In reality, preparing for the presentation took me around 2 to 3 weeks of work. With three days of intensive preparation of rehearsing, and rehearsing, and rehearsing my presentation to my science mentor and other members of staff with ten minutes to spare. And I still felt under-prepared on the day. Public speaking has never really been something I had felt confident doing, I still would not say that I even enjoy it, but it is one of the most important forms of communication. When I finish university and get a job, I will have to pitch ideas to clients. As much as I may want to just to have these great concepts and ideas in my head, a desire and ability to get them down on paper before I make them something physical and tangible I need to be able to explain them to other people to get anywhere with them.

And so I force myself at every opportunity to do public speaking in whatever form it may be, so I get better at it and, eventually I hope, no longer find it so scary! Eureka! was a perfect opportunity at doing exactly that, and even better to a willing audience who wanted to listen to what I had to say.

I had a wonderful two and a half days in Wellington. I met some really passionate science communicators, along with many people in industry who I would have never felt able to sustain a conversation with, let alone that they would be interested in my opinions on science education and communication. My greatest surprise was just how many people enjoyed my presentation. I thought it was good but I never expected so many people, important people especially, to have actually enjoyed it so much that they wanted to come and speak to me personally to tell me! Kim Hill liked my presentation.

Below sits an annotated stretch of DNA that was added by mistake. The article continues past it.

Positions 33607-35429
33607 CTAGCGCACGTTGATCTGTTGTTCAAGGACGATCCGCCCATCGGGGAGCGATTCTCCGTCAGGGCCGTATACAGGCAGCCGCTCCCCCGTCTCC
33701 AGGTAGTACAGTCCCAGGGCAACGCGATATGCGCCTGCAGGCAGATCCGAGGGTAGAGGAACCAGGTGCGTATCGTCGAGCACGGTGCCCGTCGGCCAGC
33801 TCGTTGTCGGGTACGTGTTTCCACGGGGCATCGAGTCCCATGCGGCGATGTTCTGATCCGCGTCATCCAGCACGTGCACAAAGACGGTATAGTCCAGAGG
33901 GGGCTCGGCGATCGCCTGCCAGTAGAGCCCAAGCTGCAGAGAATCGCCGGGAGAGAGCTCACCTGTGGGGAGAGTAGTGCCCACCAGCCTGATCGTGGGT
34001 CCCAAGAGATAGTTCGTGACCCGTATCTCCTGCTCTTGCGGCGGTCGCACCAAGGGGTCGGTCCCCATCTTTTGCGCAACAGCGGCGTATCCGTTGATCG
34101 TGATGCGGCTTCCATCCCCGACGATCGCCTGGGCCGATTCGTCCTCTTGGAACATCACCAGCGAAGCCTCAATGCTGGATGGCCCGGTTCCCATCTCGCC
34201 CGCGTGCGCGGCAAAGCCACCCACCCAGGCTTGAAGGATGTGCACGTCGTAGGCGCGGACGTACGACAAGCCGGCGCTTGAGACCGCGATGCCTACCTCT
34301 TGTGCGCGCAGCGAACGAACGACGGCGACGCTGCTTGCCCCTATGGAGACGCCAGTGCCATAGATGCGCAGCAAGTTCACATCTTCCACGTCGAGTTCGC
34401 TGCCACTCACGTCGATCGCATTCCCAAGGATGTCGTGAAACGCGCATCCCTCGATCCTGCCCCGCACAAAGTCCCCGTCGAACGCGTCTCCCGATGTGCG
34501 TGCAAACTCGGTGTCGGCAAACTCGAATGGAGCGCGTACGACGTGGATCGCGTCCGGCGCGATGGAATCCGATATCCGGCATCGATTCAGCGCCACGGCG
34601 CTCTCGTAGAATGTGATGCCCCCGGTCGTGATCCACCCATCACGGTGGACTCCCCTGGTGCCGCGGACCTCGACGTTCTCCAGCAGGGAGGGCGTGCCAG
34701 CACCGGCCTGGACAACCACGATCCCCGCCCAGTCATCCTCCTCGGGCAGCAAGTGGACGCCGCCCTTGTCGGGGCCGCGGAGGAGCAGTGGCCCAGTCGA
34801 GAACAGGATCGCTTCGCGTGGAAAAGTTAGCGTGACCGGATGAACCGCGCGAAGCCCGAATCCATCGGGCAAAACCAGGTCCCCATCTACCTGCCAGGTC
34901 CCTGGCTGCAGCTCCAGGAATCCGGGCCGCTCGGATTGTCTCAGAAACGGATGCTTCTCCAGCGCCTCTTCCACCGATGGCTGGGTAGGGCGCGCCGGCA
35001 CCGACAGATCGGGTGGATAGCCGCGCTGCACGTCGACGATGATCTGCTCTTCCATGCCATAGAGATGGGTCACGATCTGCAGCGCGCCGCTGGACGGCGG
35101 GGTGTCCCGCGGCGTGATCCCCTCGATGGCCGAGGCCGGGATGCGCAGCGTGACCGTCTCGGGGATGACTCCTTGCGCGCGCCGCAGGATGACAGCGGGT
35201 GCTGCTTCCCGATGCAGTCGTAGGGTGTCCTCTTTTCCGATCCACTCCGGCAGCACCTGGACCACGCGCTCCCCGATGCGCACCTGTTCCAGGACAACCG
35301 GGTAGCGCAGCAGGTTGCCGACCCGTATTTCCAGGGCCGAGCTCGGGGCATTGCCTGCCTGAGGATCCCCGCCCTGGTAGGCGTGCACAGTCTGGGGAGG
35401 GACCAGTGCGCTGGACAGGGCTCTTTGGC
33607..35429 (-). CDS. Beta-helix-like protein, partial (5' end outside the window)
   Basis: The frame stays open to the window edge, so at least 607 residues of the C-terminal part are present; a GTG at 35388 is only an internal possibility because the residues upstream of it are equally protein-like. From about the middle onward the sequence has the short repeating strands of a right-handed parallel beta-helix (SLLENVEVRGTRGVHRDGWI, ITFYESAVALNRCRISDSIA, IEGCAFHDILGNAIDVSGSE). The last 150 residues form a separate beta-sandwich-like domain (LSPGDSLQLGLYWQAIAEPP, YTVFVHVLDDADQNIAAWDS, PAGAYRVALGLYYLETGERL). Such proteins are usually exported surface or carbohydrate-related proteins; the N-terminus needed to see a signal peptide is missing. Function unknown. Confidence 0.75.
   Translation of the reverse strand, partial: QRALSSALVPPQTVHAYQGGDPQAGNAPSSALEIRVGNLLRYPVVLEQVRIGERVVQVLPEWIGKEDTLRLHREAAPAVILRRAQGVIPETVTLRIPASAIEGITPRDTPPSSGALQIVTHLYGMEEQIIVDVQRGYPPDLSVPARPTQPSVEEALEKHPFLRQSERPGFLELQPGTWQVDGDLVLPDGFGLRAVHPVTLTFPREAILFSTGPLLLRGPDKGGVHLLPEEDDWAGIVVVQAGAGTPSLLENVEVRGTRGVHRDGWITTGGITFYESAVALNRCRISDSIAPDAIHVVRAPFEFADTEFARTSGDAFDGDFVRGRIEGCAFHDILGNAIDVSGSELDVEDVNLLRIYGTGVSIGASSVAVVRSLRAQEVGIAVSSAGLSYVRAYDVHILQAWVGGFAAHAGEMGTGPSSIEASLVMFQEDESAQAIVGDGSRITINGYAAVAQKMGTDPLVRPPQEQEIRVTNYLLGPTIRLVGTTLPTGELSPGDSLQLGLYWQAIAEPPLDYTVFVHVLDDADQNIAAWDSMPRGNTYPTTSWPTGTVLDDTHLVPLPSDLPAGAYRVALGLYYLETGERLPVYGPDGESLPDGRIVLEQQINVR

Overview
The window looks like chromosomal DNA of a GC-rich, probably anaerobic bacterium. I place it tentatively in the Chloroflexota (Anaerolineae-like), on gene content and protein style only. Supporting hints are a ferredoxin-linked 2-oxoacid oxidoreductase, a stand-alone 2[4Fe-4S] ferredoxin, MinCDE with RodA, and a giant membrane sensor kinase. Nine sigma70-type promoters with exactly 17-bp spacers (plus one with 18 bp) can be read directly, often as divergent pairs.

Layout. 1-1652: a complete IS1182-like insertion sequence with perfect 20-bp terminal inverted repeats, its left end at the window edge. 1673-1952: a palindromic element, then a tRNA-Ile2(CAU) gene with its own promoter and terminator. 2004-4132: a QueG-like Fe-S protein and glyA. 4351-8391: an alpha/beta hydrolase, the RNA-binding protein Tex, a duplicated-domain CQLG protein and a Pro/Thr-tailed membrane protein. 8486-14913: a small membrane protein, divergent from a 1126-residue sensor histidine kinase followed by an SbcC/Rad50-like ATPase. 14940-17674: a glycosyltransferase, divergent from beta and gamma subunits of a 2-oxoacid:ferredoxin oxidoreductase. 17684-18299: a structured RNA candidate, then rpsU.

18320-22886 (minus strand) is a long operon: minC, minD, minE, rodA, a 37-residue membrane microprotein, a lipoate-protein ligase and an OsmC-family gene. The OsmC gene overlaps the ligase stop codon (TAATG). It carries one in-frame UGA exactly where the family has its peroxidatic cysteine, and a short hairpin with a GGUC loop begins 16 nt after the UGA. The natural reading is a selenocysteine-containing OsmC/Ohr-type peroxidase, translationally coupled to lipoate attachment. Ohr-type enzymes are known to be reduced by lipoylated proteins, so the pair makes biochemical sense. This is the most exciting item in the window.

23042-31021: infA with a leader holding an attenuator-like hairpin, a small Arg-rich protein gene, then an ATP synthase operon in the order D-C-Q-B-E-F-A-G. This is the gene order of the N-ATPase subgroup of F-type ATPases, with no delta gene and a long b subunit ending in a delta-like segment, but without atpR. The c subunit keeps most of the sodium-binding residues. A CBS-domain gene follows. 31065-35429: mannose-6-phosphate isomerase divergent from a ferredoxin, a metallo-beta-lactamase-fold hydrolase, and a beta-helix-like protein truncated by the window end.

So while I won a Sir Paul Callaghan Merit Award, with Sebastian Hallum Clarke taking the Highly Commended Secondary School Runner Up Award, Lara Sweetapple taking the Highly Commended Undergraduate Runner Up Award and Evan Brenton-Rule taking the Premier Award, I wasn’t even disappointed, because New Zealand’s most well respected broadcaster liked my presentation.

Me and fellow finalist Ratu Mataira

Me and fellow finalist Ratu Mataira – Photography by Hayley Smith